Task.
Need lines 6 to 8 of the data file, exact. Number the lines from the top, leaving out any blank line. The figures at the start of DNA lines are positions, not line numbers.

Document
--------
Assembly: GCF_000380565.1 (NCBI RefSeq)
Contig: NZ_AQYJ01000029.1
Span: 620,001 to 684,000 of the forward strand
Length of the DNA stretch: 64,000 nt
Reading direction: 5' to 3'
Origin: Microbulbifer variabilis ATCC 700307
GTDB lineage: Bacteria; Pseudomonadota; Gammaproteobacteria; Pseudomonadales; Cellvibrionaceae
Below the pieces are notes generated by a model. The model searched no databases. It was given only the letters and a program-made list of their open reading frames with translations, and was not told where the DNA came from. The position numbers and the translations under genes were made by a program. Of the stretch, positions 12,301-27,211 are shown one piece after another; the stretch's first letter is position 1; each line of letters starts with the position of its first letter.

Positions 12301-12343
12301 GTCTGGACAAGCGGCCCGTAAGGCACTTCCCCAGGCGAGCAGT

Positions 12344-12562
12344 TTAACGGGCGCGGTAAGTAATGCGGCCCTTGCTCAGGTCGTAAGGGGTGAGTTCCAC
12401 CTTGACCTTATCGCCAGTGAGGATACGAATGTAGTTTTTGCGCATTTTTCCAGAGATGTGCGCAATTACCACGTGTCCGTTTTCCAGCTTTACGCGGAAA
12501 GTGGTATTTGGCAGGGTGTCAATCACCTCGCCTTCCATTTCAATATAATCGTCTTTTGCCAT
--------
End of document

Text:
Origin: Microbulbifer variabilis ATCC 700307
GTDB lineage: Bacteria; Pseudomonadota; Gammaproteobacteria; Pseudomonadales; Cellvibrionaceae
Below the pieces are notes generated by a model. The model searched no databases. It was given only the letters and a program-made list of their open reading frames with translations, and was not told where the DNA came from. The position numbers and the translations under genes were made by a program. Of the stretch, positions 12,301-27,211 are shown one piece after another; the stretch's first letter is position 1; each line of letters starts with the position of its first letter.